I Am Canceling The Goody-Bag Hate
There are so many things about childhood I love. The bike helmets perched on kids' heads, bobbling slightly as they try to maneuver down the driveway on their balance bikes. The way their skin smells after an entire afternoon running under the sprinkler in the backyard. Soft, cotton pajama-clad bodies against my own, a Dr. Seuss book banging me as they insist on turning the pages. It's all so fleeting, a brief point in their sweet lives, and I try to savor every second, which is why I simply can't go for the birthday party goody bag hate — I'm tired of you Scrooges fighting against something so joyful and pure.
Look, nobody spends their week wishing to spend Saturday afternoon at a warehouse full of bouncy castles, dodging kids jacked up on buttercream frosting, their mouths all different shades of the rainbow. But do you remember what it was like to go to a birthday party as a kid? The anticipation? The nervousness as you walked in, holding a wrapped present for your friend, meeting new kids and trying to find your place in the birthday cake lineup? (Was this anxiety-inducing to only me? Of course you want to be right next to the birthday kid, but then you realize the birthday kid has all these other friends that also want to be near them and AH PANIC.)
It's a tiny souvenir, a reminder that you have a friend, a tiny part of childhood that can't really be replaced.
And do you remember the thrill of a cellophane bag being thrust in your hand at the end of the party? Opening it like it's Halloween night and you're digging through your plastic pumpkin to get a look at your spoils? It always happens in the car seat, mere seconds after you've pulled away from the party, and it's one of the ultimate kid joys. A brand new sparkly pencil! A tiny tub of Play-Doh in the same color as the party decor! Organic fruit gummies from Whole Foods or no-name chewy butterscotch from the giant bulk bag you can buy at Dollar Tree! It's all just a big bag of excitement.
Because of course it really doesn't matter what's inside. It could be filled with gold chocolate coins to pay homage to the pirate party you just left, or it could be a bag full of tiny plastic favors that come in a six-pack from Party City. (You know the ones — those tiny, impossible games where you have to move a little ball through a maze.) The point of the goody bag is this: your friend invited you to their birthday party, the ultimate celebration for any little kid, and then they gave you a goody bag as a thank-you. It's a tiny souvenir, a reminder that you have a friend, a tiny part of childhood that can't really be replaced.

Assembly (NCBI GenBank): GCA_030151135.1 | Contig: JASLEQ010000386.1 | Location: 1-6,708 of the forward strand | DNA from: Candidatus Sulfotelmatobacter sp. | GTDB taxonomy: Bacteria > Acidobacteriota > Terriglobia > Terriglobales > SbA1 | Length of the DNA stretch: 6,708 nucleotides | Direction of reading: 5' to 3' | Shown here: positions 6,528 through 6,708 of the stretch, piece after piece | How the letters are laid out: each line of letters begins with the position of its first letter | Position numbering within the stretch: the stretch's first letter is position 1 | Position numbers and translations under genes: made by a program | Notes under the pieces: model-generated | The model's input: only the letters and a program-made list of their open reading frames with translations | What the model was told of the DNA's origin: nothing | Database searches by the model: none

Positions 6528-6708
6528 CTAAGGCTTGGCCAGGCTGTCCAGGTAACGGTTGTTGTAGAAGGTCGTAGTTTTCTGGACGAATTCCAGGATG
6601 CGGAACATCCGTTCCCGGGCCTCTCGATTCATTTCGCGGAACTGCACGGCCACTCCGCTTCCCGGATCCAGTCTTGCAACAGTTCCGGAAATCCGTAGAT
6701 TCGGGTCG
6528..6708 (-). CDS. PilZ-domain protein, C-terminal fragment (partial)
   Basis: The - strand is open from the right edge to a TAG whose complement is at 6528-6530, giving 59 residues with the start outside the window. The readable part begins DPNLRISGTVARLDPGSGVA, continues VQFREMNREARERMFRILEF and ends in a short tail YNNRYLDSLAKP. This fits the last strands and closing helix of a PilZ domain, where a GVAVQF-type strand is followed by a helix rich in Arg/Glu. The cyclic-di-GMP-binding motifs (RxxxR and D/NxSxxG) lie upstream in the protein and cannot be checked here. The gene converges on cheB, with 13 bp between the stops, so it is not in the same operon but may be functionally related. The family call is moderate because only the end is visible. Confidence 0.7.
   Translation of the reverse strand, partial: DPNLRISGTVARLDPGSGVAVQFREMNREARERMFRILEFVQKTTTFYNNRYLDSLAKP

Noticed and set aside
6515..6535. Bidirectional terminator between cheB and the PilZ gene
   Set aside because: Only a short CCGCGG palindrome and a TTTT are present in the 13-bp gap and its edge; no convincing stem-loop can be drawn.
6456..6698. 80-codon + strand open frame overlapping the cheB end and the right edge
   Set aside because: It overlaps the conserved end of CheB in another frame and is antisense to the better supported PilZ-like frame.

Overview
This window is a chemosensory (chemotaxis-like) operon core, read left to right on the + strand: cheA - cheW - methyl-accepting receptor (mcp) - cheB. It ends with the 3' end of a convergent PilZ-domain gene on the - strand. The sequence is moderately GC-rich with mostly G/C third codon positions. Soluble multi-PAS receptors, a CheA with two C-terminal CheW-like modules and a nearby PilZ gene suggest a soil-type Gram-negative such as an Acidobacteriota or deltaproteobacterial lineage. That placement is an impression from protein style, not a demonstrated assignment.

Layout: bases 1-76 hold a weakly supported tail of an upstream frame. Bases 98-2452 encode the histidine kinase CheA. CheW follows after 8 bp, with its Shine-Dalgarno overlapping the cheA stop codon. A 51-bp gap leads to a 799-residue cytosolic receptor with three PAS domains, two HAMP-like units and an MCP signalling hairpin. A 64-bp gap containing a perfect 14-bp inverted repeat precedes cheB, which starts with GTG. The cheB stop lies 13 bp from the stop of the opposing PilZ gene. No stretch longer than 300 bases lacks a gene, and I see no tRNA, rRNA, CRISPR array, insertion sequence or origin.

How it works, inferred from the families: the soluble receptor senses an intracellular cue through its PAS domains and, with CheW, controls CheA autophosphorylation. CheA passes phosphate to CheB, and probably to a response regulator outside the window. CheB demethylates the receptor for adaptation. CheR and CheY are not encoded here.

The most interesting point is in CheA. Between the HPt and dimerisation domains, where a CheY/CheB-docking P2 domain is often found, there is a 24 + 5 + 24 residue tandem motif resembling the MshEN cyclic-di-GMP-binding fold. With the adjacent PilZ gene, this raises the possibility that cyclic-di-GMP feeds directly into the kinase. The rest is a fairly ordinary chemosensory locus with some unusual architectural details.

It's absolutely OK for you to stay up until midnight the eve before your child's third birthday party stuffing goody bags full of blue jellybeans and Goldfish snacks for a Finding Dory-themed party.
What's there to hate about them? The general consensus seems to be that they're either full of useless, unnecessary items merely collected to clutter your house and/or that they then set an expectation for you, a completely different person and mother, to set up goody bags for your own child's party. I get it. The comparison trap is real — seeing your kid's face when they get a bag full of candy and Moana-themed bubbles can make it feel like, YES, your birthday party budget just expanded to include a goody bag.
But there are no rules here. And judging by the fact that 75 percent of people seem to believe birthday party goody bags are high treason, it's absolutely OK if you don't want to. On the flip side, it's absolutely OK for you to stay up until midnight the eve before your child's third birthday party stuffing goody bags full of blue jellybeans and Goldfish snacks for a Finding Dory-themed party.
Birthday parties are the pinnacle of childhood. My own 4-year-old looks to her birthday months in advance, and if you tell her it's time to celebrate someone's birthday — literally anyone's — she will lose her mind with glee, ready to sing Happy Birthday to You at the top of her lungs, hold her own breath as she watches you blow out the candles, and clap like you just hit a home run. You were born! You're here! And you invited me over to celebrate you!
And if a party favor prolongs that celebration for a kid, well. That just makes me fall head over heels for that little army of goody bags standing watch by the door. That's it, that's the whole thing: and maybe if you took another peek inside, past the confetti (or biodegradable recycled donkey shapes), you’d see that it's NOT ABOUT YOU, CINDY.